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Joey Davis Is Bellator’s Next Superstar

With his natural athleticism and longstanding wrestling talent, Davis won’t be Bellator’s best-kept secret for much longer.

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Bellator fighter Joey Davis
Lucas Noonan

It’s only a matter of time before Bellator welterweight Joey Davis sends MMA back into an ice age.

The Compton phenom is slated for his third career bout against Ian Butler on January 20, as part of the stacked Bellator 192 undercard, which features a highly anticipated welterweight championship main event, the kickoff of a legends heavyweight tournament (plus the debut of the latest Gracie progeny).

But while L.A.’s Forum makes the perfect homecoming venue for Davis’ third pro bout, he knows that ascending to the ranks of MMA royalty is no sure thing. For now, Davis (nickname: “Black Ice”) will skip the sideshow hype, and use what time he has left under the radar to improve his game—while learning out-of-the-ring skills from another king.

Then, he will declare war on the Bellator welterweight division.

“I’m in no rush,” says the 24-year-old, who is one of collegiate wrestling’s most decorated athletes. “I’ve been the top guy forever, so I don’t mind waiting under the radar for now. Right now I’m slowly coming up the rankings, but I will be a motherf**ker to deal with very soon.”

And while he moonlights as a model for Lights Out brand clothing from time to time, Davis’ two-a-day workouts take up most of his time, enhancing an already unbeatable wrestling ground game by becoming more acclimated to jiu-jitsu. It’s taken Davis some time to adapt the martial arts nuances, but Davis is finally coming around.

“I was never fully into jiu-jitsu,” he says. “I didn't have the patience. But now that I'm 24, I’ve got the patience to sit and learn this sh*t. With wrestling, it was always a routine. With jiu-jitsu, you’re gonna sit your ass down and learn one move, which is completely different for me.”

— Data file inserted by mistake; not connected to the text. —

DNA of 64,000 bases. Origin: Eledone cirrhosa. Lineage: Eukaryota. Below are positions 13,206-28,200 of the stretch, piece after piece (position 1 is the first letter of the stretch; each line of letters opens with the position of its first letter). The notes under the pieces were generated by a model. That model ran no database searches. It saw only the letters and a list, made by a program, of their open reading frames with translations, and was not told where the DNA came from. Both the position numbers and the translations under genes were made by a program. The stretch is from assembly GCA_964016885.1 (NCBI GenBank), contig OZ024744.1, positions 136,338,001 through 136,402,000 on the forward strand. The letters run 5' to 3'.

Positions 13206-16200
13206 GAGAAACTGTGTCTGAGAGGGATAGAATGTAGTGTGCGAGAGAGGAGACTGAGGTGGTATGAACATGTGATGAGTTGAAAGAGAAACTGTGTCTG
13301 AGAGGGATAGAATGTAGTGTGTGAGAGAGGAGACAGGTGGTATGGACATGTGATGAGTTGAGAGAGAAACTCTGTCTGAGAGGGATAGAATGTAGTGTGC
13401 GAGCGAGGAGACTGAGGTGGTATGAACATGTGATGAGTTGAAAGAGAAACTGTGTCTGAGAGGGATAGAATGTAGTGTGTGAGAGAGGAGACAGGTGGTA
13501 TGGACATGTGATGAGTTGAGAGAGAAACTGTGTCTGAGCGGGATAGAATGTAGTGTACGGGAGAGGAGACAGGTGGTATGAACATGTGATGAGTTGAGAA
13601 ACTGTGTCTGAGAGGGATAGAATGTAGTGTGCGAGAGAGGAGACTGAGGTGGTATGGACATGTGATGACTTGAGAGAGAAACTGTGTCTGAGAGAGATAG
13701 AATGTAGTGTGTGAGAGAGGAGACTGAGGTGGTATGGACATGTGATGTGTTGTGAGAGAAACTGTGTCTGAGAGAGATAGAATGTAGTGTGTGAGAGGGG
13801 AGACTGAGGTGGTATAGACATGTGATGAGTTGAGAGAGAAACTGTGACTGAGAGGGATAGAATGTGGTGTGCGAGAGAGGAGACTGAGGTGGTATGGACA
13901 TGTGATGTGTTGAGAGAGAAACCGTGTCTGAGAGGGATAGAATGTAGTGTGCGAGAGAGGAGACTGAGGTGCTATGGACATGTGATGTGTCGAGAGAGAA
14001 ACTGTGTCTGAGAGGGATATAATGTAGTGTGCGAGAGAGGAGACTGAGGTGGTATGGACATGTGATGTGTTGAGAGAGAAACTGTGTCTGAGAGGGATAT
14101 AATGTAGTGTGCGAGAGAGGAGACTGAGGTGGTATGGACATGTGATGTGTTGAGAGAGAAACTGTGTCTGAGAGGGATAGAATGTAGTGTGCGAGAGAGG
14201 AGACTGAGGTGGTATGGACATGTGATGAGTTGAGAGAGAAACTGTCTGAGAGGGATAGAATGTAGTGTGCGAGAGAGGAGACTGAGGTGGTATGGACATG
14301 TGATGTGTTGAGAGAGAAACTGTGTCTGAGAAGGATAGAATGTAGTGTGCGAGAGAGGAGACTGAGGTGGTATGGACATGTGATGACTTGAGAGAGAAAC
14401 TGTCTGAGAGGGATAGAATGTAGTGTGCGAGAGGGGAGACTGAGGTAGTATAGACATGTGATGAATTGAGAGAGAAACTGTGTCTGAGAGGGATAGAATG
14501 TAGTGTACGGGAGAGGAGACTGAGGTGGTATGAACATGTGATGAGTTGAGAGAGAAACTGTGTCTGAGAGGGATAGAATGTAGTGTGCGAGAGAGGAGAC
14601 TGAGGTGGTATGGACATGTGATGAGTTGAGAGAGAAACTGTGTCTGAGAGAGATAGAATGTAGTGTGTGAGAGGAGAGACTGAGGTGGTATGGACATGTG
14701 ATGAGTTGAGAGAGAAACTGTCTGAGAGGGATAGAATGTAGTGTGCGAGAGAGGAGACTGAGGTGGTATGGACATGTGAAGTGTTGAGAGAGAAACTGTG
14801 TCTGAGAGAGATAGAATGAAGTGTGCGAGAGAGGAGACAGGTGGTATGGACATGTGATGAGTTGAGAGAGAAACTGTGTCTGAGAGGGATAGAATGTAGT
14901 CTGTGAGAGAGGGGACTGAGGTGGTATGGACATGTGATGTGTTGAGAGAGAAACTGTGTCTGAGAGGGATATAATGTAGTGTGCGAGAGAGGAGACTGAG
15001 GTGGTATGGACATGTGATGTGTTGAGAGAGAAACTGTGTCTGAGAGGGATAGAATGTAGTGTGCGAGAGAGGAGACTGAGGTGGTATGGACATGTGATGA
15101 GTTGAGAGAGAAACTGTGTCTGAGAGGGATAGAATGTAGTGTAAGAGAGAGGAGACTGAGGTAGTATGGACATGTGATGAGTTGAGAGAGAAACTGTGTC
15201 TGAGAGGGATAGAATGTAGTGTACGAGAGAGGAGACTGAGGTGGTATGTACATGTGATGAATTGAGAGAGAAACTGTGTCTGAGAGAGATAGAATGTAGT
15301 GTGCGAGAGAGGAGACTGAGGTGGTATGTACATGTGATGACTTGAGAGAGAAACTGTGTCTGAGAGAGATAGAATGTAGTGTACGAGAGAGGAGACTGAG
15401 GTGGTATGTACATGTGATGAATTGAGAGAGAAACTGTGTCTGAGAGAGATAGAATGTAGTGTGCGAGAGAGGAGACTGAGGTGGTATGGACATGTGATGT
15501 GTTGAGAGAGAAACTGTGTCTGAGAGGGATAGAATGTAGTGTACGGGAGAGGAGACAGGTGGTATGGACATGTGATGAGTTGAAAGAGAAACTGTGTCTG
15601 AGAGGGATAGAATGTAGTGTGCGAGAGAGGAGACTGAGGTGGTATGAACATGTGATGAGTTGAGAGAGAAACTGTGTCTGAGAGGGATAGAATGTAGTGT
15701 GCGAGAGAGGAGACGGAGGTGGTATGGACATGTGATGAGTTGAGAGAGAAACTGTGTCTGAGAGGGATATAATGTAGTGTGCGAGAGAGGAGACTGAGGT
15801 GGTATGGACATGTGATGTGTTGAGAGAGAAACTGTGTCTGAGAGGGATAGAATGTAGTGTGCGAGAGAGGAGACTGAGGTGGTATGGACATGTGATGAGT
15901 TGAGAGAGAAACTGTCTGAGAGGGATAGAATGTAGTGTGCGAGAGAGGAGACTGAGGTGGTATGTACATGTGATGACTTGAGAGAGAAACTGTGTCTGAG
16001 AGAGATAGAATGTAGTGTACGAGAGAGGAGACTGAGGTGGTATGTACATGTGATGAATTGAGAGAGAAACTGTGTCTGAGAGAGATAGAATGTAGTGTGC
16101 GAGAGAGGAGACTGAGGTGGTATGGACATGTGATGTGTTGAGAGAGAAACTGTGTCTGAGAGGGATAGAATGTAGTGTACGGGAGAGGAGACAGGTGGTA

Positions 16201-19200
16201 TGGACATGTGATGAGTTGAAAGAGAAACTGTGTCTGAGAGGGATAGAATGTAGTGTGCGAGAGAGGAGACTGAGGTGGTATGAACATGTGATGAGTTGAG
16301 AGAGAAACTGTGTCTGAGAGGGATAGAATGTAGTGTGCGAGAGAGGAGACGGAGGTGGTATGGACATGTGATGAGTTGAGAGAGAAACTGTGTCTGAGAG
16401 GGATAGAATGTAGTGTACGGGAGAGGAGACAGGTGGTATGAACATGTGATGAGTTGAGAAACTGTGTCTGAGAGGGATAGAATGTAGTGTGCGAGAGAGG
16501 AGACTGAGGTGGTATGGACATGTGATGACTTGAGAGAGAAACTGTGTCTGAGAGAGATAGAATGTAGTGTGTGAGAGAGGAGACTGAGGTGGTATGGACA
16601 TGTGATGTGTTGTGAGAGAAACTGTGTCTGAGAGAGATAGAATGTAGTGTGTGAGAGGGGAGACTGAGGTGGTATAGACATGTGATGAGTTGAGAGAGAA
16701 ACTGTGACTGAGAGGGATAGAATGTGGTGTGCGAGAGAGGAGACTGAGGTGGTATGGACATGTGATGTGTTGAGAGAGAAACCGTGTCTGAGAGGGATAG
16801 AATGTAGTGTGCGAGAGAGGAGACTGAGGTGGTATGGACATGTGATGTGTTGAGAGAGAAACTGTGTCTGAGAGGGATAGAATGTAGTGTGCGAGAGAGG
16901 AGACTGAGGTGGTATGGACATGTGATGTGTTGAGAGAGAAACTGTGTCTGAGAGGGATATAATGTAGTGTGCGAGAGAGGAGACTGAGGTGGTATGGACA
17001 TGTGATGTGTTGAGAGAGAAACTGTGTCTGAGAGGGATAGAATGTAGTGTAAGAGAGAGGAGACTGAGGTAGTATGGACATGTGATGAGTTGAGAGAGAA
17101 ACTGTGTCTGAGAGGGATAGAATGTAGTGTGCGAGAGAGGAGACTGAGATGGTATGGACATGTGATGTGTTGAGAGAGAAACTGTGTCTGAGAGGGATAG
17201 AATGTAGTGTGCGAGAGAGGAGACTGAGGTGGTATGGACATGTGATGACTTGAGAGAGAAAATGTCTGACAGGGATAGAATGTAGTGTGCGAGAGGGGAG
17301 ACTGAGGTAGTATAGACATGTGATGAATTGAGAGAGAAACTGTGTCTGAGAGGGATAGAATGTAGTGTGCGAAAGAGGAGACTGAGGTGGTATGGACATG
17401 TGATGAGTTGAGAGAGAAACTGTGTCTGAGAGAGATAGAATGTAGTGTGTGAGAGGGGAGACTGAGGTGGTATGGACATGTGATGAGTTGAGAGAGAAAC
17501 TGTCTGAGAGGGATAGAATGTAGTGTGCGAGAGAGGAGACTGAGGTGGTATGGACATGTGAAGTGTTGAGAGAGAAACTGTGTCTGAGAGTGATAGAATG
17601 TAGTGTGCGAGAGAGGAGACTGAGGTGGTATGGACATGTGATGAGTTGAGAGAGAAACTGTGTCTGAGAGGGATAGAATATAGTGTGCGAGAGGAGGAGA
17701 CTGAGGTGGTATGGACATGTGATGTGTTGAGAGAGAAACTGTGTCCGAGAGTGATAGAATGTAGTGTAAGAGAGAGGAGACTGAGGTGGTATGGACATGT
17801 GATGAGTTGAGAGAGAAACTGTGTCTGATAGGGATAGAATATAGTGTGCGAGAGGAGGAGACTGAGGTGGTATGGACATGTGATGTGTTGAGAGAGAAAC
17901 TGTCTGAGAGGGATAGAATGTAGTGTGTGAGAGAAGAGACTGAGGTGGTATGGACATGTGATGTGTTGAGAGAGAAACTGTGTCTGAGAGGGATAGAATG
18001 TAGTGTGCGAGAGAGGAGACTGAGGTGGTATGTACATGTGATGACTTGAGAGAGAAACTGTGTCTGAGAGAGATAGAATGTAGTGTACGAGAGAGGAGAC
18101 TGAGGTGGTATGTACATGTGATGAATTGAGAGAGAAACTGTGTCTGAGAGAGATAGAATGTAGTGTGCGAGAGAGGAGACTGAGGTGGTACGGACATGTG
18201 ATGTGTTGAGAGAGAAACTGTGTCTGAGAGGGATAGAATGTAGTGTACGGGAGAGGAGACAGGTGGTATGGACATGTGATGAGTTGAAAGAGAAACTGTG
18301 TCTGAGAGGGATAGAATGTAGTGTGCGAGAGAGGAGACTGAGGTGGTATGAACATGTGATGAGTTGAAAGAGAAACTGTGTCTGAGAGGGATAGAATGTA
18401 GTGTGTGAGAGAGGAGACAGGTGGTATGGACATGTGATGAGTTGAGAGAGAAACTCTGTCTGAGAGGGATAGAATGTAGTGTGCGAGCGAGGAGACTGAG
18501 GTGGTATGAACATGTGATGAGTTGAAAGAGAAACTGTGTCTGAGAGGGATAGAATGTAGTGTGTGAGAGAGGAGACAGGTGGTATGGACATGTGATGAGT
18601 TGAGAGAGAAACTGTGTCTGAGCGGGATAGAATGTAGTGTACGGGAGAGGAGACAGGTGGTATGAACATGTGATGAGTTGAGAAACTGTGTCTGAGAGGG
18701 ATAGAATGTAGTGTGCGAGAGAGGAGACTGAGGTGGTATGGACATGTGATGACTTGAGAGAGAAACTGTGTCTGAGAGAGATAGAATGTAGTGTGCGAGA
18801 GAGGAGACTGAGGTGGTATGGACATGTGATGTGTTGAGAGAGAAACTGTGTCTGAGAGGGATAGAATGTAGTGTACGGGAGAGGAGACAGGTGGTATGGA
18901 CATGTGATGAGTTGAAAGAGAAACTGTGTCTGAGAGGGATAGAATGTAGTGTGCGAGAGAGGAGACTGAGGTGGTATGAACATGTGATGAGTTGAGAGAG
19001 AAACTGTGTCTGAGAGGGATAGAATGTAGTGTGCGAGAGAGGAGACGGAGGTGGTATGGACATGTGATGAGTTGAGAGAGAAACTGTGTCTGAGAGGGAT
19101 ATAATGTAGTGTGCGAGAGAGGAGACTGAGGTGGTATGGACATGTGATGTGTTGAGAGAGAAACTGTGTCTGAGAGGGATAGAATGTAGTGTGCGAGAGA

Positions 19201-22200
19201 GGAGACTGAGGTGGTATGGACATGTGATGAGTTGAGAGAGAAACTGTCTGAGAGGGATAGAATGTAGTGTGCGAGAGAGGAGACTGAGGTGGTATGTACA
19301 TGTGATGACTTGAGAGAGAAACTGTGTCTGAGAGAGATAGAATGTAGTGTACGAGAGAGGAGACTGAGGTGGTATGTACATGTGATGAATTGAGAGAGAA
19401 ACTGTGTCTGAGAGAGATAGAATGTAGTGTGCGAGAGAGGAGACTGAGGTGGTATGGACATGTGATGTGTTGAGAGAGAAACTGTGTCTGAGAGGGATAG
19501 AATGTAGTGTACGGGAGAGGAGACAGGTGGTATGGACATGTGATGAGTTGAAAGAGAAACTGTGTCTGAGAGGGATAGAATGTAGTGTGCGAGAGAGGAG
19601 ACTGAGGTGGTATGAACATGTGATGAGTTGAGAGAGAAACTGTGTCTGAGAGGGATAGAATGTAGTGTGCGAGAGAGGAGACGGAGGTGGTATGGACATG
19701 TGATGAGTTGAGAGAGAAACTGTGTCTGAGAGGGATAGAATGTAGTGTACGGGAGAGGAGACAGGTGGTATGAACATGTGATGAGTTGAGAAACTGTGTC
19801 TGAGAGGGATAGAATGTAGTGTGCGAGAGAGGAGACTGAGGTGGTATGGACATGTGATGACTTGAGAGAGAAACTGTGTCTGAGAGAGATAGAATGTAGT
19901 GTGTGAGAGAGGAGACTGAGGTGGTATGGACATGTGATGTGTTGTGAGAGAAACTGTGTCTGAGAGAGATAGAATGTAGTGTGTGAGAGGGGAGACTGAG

If Davis’ second pro bout is any indication—his brutal elbow assault bloodied Justin Roswell and earned a stoppage in under two minutes—he could become an unstoppable force by the time he puts his varying skill sets together.

“I want to be the next thing popping,” says Davis, whose cousin is unbeaten featherweight A.J. “The Mercenary” McKee. “I want to be an icon, a rock star, the Odell Beckham Jr. of MMA.”

His nickname—Black Ice—seems custom-made for an athletic shoe, even in a sport contested barefoot. Davis earned it not in the ring, but on the gridiron: As an elusive and powerful Pop Warner tailback, his fleet-footedness earned him the nickname “Iceman” from rap icon Snoop Dogg, who was Davis’ football coach while playing for the Snoop Dogg All-Stars. But with “Iceman” forever attached to UFC legend Chuck Liddell, an identity adjustment was made, and Black Ice was born. (“Dark, slippery, and it can kill you,” explains his father, Joey Sr.)

Before his time in MMA, Davis had been eyed as the next great football star to come out of Compton, and that’s saying something: Richard Sherman, Marcellus Wiley, and Hall-of-Famers Larry Allen and James Lofton all called Compton home. Davis was a highly coveted tailback at Santa Fe High School, attracting attention from the top Pac-12 schools, but academic issues put those gridiron dreams to rest.  “I had the scholarships to USC and UCLA, all the top schools,” says Davis, but no grades. “So it didn’t work.”

But football wasn’t Davis’ only forte. He was a two-time California state wrestling champion, leading him to Notre Dame—not the home of Touchdown Jesus, but the tiny Division 2 school just outside of Cleveland, where he got a second chance by thriving in his second sport.

There, Davis became a four-time national champion and All-American, and made history as the first D2 wrestler to finish his career unbeaten with a 133-0 record. Among his accolades, Davis was honored by the mayor of Cleveland, the Browns, and even threw out the first pitch at an Indians game. “He’s got loads of awards, but he ain’t got no food or money yet,” his father says. “But I told him he has to have patience. It’s a process. And he knows.”

With the help of his father, Davis landed a royal opportunity while waiting for his MMA championship dreams to play out—an internship at LeBron James’ all-digital sports programming network Uninterrupted. Still a few credits short of his degree in communications, which he plans on finishing later this year, the most dangerous man in Team LeBron’s camp may still be unrecognizable, even to King James.

As with his eventual Bellator title takedown, Davis is letting the process of meeting James play out. At age 24, he’s already used to showing patience.

“We have a lot of things in common: He’s a freak athlete and I consider myself a freak athlete,” Davis says. “I don’t know if LeBron even gives a crap about me yet, but you know he’ll hopefully hear of me soon.”

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